4. Don’t mess with success
The recipe for Saison Vautour hasn’t changed since the first time Michaels brewed it. That’s because that first batch won a gold medal at the Great American Beer Festival in 2007—and then won gold again, two of the following three years. Michaels dove right in with a heavy dose of rye (it accounts for 25 percent of the grain bill), which was unusual for him. Usually, if he’s using a new ingredient, he’ll be cautious and ease in slowly; with the Vautour, he went big right away to see just what the rye would bring to the Saison, and the payoff was huge.
5. Keep cool
Michaels ferments Saison Vautour at far cooler temperatures than most Saison brewers are comfortable with. “It’s a matter of taste,” he says. “There are people who want to ferment Saisons in the 90s, and we’ve made it both ways. We just liked it better [cooler]. I’ve given my yeast to a friend who does it in the 90s, and it’s a great beer, it’s just a different Saison.” Lower temperatures yield spicier notes; Hallertau and Goldings hops lay down some bitterness without crowding out flavors from the yeast. “It all gives the impression of dryness, which is something I really love in a Saison,” Michaels says.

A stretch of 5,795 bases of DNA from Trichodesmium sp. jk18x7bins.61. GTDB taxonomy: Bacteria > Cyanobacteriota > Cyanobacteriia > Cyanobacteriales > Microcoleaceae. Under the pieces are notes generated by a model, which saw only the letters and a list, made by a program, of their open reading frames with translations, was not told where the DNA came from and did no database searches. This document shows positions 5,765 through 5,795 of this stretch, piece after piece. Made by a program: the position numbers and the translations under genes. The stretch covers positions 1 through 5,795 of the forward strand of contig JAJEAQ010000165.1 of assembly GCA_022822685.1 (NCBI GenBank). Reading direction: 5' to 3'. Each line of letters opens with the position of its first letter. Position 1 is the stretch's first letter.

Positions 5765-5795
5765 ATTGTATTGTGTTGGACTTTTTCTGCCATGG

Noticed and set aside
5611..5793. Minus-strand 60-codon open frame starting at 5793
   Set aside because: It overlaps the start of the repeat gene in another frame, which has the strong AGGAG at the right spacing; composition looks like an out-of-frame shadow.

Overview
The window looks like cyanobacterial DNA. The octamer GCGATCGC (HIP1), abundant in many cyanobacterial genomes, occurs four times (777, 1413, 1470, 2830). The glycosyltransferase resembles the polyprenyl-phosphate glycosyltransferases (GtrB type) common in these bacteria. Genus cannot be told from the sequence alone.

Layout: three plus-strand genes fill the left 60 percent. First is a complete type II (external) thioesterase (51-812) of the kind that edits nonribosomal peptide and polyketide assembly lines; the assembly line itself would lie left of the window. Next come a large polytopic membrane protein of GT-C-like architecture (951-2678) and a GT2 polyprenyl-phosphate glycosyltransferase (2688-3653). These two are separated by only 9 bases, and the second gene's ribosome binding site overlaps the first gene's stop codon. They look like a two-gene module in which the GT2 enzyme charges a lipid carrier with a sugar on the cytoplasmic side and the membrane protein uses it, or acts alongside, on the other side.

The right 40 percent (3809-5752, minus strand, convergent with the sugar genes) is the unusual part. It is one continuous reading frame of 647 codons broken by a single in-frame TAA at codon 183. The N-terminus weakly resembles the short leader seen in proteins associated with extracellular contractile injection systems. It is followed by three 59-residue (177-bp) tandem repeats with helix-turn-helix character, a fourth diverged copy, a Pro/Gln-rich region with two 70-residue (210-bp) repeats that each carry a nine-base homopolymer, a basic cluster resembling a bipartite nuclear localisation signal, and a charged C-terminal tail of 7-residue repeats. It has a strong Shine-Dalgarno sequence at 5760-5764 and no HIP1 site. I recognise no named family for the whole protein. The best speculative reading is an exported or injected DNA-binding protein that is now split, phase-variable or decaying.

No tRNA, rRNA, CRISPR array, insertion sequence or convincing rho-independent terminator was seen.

6. Welcome a challenge
McKenzie just added an IPA to its year-round tap lineup. That’s partly because Michaels wanted to challenge himself by moving beyond his Belgian comfort zone, and it’s partly because he’s been drinking a lot of IPAs lately, and he wanted one to call his own. Michaels describes his Application IPA as “a pretty traditional East Coast IPA—not crazy, not over the top.” Application marries Maris Otter malt with Columbus and Cascade hops, and a traditional English Ale yeast. “If you do traditional beers well, beer geeks are happy with that,” Michaels says. “I wanted to save the West Coast-style IPAs for our seasonals. This one is solid. It fits our demographic.”
7. Move forward